It is critical that parents remain involved in their college student’s life regardless of all of the materials today about helicopter parenting. While a student needs to learn to make their own decisions and handle their own situations, it is in the best interest of the student to have support from their parents. Support does not mean you call the college president because they fail a class. Here’s a better idea of how parents may be helpful to their student.
Parents, you can be involved before the student arrives on campus by:
Knowing what programs the school has in place to decrease the amount of drug and alcohol use.
Visiting the campus and asking the professionals the hard questions. For example, how many drug/alcohol violations occurred in this hall last semester? What is the campus security like?
Picking up a campus newspaper and following it online. This could clue you in to any problems occurring on campus.
Being aware of the culture of the school. Do your research. Is it a party school?
Knowing the schools drug and alcohol policies and how they enforce them.
Sending their student the right messages about what college is and is not.
Knowing what services are available on campus if you gather that your student needs assistance. These include but are not limited to health services, mental health services, career advising, wellness centers, or disability services.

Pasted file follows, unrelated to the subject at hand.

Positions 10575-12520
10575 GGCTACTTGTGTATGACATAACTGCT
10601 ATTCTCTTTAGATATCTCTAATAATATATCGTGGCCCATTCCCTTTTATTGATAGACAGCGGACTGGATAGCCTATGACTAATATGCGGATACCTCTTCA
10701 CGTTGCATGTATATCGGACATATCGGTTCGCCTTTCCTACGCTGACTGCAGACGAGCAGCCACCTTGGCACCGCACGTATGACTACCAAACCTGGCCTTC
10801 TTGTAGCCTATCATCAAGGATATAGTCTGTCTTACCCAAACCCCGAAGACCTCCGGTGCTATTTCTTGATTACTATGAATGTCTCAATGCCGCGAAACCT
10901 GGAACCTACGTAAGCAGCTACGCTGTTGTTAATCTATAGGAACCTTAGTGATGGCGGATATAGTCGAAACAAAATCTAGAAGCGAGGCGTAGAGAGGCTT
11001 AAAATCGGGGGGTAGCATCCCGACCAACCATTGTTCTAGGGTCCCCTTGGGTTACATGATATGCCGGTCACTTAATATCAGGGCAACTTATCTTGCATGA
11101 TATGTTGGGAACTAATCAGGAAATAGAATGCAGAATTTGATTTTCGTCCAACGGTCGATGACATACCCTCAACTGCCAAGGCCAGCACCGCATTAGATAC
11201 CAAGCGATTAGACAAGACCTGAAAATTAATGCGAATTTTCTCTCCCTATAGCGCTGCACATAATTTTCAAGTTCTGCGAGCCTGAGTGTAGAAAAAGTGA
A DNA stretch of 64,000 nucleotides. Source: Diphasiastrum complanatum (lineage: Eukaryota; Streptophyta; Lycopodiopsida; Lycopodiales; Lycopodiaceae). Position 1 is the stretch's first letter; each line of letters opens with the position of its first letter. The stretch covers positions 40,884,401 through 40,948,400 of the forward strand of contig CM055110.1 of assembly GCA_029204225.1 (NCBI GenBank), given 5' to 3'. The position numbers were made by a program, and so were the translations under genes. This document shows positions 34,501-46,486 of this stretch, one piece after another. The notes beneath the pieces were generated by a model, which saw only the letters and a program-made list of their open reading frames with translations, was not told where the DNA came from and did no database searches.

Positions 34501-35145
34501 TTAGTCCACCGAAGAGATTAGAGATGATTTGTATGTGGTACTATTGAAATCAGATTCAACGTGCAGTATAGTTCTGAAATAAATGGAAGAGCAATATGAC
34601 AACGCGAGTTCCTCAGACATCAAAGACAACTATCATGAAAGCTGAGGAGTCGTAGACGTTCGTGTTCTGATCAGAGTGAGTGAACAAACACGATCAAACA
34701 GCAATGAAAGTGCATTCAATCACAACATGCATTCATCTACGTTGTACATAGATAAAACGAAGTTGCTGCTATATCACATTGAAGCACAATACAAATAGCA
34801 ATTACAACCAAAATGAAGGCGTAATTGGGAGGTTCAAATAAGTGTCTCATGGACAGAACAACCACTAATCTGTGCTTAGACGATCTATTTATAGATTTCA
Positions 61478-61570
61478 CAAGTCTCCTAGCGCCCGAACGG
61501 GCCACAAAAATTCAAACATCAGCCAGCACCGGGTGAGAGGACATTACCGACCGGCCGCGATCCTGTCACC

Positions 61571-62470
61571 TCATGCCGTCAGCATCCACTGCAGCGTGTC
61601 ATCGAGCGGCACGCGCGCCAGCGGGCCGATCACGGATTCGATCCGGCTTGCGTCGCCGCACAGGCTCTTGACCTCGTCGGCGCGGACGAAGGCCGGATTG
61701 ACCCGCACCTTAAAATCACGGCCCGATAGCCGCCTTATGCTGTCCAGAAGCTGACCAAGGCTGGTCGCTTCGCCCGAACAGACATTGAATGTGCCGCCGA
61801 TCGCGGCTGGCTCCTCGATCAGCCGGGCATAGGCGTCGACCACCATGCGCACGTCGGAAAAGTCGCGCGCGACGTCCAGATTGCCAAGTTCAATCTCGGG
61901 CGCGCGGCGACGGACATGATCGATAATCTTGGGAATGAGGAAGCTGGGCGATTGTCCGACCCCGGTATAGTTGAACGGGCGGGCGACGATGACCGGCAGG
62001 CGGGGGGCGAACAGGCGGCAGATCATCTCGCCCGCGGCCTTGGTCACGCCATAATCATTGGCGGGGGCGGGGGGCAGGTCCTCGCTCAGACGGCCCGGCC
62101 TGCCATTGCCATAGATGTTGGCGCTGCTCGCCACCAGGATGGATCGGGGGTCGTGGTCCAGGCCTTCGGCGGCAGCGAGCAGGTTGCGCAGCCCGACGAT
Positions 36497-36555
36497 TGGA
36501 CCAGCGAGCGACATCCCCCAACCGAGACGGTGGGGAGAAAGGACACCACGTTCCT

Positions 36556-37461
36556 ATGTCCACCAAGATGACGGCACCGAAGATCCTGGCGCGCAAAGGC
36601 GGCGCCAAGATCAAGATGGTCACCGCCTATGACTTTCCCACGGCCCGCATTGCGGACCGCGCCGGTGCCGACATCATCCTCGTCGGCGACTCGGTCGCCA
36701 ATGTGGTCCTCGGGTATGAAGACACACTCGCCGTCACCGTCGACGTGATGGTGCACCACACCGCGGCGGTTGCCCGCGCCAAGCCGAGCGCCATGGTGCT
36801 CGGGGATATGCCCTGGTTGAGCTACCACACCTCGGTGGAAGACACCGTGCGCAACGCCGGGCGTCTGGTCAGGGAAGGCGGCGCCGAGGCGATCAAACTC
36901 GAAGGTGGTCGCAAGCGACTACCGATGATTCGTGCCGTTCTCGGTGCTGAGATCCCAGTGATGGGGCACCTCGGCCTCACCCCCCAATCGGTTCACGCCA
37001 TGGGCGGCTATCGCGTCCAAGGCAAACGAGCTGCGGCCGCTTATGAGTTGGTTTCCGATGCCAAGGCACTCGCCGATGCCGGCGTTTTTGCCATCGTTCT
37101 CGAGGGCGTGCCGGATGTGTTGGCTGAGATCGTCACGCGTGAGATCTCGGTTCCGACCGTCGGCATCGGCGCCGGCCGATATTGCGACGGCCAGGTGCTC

Reinforcing your relationship with your student without being in their business. This is a time where your student will want to be very independent. Let them have that freedom. You can still be their friend without having to be involved with everything. Let them know how much you care about them and spend what time you can together, try to do things you know they enjoy.
Once your student is on campus parents can be involved by:
Making sure your student knows they can always turn to you. There will be times when they will need you.
Trying to make an effort to come to their events and activities when you are invited (if you can).
Talking to your student about their progress. Talk about their academic and social lives. Even if they do not tell you the full truth about these things, they will definitely know that you care.
Talking to your student about healthy behaviors. Asking them about their diet and exercise without criticizing them.
Learning about your students roommate(s). Do they engage in risky behaviors? Are they causing a distraction to your student? If so, you should address this with your student not their RA.
Making your expectations clear to your student.
Encouraging your student to get involved with community service.
Being a good role model of healthy behaviors.